The French appear to have a love affair with Le Camping Car and in many towns, you will find the stopovers or Aires, as indicated by the road sign of a blue campervan on a white background.
Not here are the dreaded height barriers which appear in so many of our UK towns. In France motorhomes are positively welcomed and the aires are designed to attract campers, in order that they will spend their money locally in the town.
Coupled with the fact that the country is much bigger, the roads outside the main cities quieter, that you can turn into a supermarket and generally park your unit; you can understand why this country is so popular for motorhomers.
You hear all the 'Daily Mail' scare stories, of people being gassed in their motorhomes or of caravanners being stopped and whilst stationary, either their van is unhitched, or possessions stolen.
In all the time I have been to France I have never experienced any problems. As long as you take the normal sensible arrangements, that you would if at home and bearing in mind that you are using the aire with like minded people, you should not experience any problems.
I would, however, avoid motorway aires,some of which have motorhome facilities. If anything is going to go wrong then this is where there is the greatest potential risk, as any perpetrator can make a quick exit.
Anyway, why would you want to camp on a motorway.
Fundamentally you get a stopover, which should be limited to 1 or 2 nights but I do know people stay longer.In some cases this is for free and in others there is a nominal charge of say a maximum of about 5 euros.
Additionally there is normally a central service point, which provides for fresh water and an emptying point for your grey and black waste.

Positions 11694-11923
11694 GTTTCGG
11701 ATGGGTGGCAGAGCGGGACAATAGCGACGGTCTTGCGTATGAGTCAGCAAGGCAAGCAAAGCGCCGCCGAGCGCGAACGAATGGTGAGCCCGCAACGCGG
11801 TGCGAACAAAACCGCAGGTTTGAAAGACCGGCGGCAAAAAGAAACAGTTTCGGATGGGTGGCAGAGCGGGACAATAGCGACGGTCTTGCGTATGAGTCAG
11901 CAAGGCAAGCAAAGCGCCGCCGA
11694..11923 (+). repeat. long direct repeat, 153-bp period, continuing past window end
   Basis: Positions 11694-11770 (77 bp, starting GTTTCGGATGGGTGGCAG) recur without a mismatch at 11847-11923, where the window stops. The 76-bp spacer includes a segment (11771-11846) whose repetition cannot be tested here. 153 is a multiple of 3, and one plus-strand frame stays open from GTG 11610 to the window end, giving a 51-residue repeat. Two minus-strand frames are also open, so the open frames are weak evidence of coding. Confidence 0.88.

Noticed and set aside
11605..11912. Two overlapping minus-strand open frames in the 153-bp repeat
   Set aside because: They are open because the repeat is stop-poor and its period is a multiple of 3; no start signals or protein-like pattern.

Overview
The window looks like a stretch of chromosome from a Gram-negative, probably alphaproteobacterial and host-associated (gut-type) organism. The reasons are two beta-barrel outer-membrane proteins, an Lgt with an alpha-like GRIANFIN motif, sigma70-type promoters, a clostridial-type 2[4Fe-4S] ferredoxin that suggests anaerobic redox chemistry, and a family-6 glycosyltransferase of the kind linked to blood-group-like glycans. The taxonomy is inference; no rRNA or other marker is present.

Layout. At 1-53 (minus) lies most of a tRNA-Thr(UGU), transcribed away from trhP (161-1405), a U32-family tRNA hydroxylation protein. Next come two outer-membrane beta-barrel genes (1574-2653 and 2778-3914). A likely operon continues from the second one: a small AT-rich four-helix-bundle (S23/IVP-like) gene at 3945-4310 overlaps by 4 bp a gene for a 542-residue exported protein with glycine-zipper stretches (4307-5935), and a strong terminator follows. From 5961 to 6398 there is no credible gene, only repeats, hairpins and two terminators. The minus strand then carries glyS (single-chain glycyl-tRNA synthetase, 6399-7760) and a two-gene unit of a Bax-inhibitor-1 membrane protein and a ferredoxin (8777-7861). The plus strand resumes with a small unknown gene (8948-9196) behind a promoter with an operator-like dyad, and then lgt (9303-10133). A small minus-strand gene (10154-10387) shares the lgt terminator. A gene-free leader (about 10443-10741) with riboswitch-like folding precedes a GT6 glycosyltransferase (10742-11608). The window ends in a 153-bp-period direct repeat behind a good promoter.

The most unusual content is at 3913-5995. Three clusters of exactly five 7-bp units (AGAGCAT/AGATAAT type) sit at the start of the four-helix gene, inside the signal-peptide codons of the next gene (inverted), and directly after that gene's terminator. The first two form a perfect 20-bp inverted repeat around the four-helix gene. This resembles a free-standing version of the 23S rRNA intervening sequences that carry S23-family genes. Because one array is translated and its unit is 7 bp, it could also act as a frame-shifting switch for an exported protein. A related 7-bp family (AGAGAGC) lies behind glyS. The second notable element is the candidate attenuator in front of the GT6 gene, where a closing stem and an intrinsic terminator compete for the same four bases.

There is sometimes a nominal charge for fresh water. Typically this charge will be 2 euros,so make sure you have some coins with you and often they only take a 2 euro piece not two single coins.
For water make sure that you have a number of tap connectors as they are not always of the threaded variety.
Also for grey waste I have fitted an extended waste pipe to my unit as it is not always easy to manouevre up to the waste point, particularly if you are like me and are useless at reversing.
There are also, sometimes, a limited number of electrical connections at the service point where you pay for a limited amount of time. I can not see why there would be any need for these as long as your leisure battery is in good condition and being charged whilst you are moving.
In conclusion an aire offers a very low cost form of camping and is ideal if you are on a tight budget or are doing longer trips. They can be very scenically located and are nearly always convenient for local amenities, but in some cases they can resemble a car park.
The aire below is at St Valery en Caux which illustrates all the positives of an aire, ie its scenic location and proximity to the town but you will need to to get on with your neighbours.
The Aire below is at Le Crotoy on the Bay of the Somme.
This is one of our favourite aires for a stopover as it is only an hour and a half from Calais and it has a more open feel that many other aires. Le Crotoy is an unpretentious seaside town, where fresh fish is de rigeur and with a great market on Fridays.
It has some pleasant bistro type restaurants which are very reasonably priced and moules and frites replaces fish and chips. There is also an easy cycle ride (round trip about 20 miles)around the bay to St Valery sur la Somme which is along the banks of the canal, which connects St Valery to Amiens.
St Valery is allegedly the point where William the Conqueror departed to invade England in 1066. St Valery is well worth a visit and in fact it does also have an aire at the top of the town.
The cycle ride to Amiens, along the canal is also very enjoyable and of a similiar distance.. If you do not want to do anything energetic, you could catch the steam train from Le Crotoy, which goes around the bay.
The bible for locating Aires is the "Aires de Services Camping Car", a handbook which is updated annually,showing the location of aires.
This can be obtained from bookshops, from Amazon, or from the Camping & Caravaning Club, or from
Alternatively if you have a laptop you can go online at:
and this is of course free and up to date.Both guides are in French but generally easy to use.